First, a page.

Listen closely, because far beneath the Monday morning din of water cooler chatter from an estimated 10 million fantasy football competitors nationwide, there is a lone wolf howling in the distance. The chirping of an intrusion of crickets. A tumbleweed rolling by.
Inside the domain of those who make fantasy reality, the ambivalence toward one of this nation's most pervasive obsessions is deafening.God's fantasy team
It's not illegal for an NFL player to participate in fantasy football, as long as there is no money involved. But fantasy football to the Tennessee Titans is a bit like a knock on the door from a Jehovah's Witness - you wanna be in charge of your own private Idaho, fine. Just don't expect us to tag along.
"I'd be shocked if one [Titan] is involved in fantasy football," said wide receiver Derrick Mason, one of the few Tennessee players who would be construed as having a productive fantasy year, "because you've got too much to do around here to try to go into the computer every day or every week and change guys and make sure your guys are doing OK. It's kind of time consuming."
Cornerback Andre Dyson goes a step further, pleading ignorance of the whole process. "The only thing I know is my friends are in a basketball one," he said. "I want to get in on that."
As the principals in a diversion that the executive search firm Challenger, Gray and Christmas estimated cost the nation's businesses $36.7 million daily in lost productivity (according to a Sept. 21 article in the San Francisco Chronicle), the Titans receive only one kickback - an occasional nod from friends or fans who have the most statistically promiscuous players on their teams.
"The only time they came up to me and said anything was when I did good and got them a lot of fantasy football points," running back Chris Brown said. "I really don't care. It does nothing for me.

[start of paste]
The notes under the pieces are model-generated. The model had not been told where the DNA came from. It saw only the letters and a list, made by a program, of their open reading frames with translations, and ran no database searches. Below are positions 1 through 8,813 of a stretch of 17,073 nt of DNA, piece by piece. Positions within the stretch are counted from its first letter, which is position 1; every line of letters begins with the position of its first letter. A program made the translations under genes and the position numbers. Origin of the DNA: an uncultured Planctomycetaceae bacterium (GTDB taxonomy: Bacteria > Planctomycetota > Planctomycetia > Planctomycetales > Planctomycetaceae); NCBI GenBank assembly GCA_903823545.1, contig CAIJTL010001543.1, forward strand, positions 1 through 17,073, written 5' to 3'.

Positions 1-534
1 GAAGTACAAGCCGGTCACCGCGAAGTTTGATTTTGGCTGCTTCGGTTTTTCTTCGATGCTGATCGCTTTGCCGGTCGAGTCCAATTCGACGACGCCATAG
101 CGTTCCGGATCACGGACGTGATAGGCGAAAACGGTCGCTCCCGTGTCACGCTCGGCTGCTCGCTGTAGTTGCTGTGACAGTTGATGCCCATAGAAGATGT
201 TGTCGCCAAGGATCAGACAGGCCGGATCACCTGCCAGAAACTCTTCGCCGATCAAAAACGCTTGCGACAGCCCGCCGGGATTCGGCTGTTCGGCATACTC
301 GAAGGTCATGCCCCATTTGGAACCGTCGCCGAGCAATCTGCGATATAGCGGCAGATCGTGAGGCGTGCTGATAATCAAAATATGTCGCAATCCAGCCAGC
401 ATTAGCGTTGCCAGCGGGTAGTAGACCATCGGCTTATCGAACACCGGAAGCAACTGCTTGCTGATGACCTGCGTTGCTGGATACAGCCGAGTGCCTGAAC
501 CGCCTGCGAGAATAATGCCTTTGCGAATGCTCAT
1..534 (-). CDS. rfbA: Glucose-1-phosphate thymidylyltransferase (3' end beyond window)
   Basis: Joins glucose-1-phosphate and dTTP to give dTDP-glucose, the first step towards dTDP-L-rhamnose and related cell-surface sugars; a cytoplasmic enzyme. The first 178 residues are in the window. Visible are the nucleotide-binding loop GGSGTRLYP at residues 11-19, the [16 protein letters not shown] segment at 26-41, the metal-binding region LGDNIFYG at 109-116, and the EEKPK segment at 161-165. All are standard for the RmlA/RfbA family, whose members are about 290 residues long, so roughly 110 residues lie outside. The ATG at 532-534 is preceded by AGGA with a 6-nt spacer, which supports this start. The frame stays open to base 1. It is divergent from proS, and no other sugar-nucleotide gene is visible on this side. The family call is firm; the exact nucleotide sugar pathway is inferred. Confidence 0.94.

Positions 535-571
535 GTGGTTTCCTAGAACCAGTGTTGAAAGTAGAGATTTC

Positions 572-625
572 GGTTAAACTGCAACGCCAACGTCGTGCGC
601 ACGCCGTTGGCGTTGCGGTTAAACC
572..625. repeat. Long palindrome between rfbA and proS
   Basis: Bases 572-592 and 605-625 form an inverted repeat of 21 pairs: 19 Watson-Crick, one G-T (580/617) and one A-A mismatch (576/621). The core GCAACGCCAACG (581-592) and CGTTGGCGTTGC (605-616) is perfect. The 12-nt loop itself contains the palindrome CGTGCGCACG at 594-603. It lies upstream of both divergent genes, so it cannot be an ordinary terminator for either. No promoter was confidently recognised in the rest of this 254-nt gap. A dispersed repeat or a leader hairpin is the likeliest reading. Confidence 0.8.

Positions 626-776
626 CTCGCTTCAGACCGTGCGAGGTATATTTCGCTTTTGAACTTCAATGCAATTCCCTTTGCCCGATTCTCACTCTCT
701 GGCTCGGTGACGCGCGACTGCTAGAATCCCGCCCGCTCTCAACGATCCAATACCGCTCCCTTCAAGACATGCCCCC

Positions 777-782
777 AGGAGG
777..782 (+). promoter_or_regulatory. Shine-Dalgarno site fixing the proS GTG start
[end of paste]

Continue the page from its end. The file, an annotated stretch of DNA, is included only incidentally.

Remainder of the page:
"It's more of a pain when people call me and ask me, 'Is so-and-so playing?' It does nothing for the game really, except for like gambling on a game."
"I've gotten, 'Aw, I had you guys last week and you guys had all kinds of points,'" Dyson said. "But I've never had, 'Aw, you guys were bad.' I've never had anybody calling me or pressuring me about it."
"People either tell me you did a good job or they need to throw you the ball some more so you can get fantasy points," Mason added. "You get both ends."
Quarterback Steve McNair appears almost exasperated by questions about fantasy football, although he says he is never castigated for his performance. "I don't even deal with fantasy football," he said.
Maybe McNair isn't hanging with the right crowd. Minnesota Vikings quarterback Daunte Culpepper will likely field some good-natured catcalls despite his team's 20-3 whipping of the Titans. Culpepper threw for just 183 yards and one touchdown, well shy of his 3.6 TD-per-game clip heading into Sunday.
"Everywhere I go, people talk about, 'I've got you as my quarterback. I've got you in there,'" Culpepper said. "I just let it brush off my shoulders. I don't pay a lot of attention to it."
Part phenomenon, part big business, fantasy football is not going away. There's a Fantasy Sports Trade Association, expert seminars on whom should be drafted and when, even grading matrices for selecting that perfect defense on Sunday.
The whirlwind of possibilities forces fans into elegant theoretical dilemmas, i.e. how to pull for the hometown team when one's own fantasy squad would suffer head-to-head. That's what drives Brown crazy.
"They're hoping for Peyton Manning to do good, and for us to do good," Brown said. "It doesn't go together. People care more about stats than anything."
Welcome to the real world, Mr. Brown. "That's basically how it is in this game," Mason, an eighth-year pro, chimed in. "If you're not producing, you're not going to be around."
Who needs fantasy football with reality like that?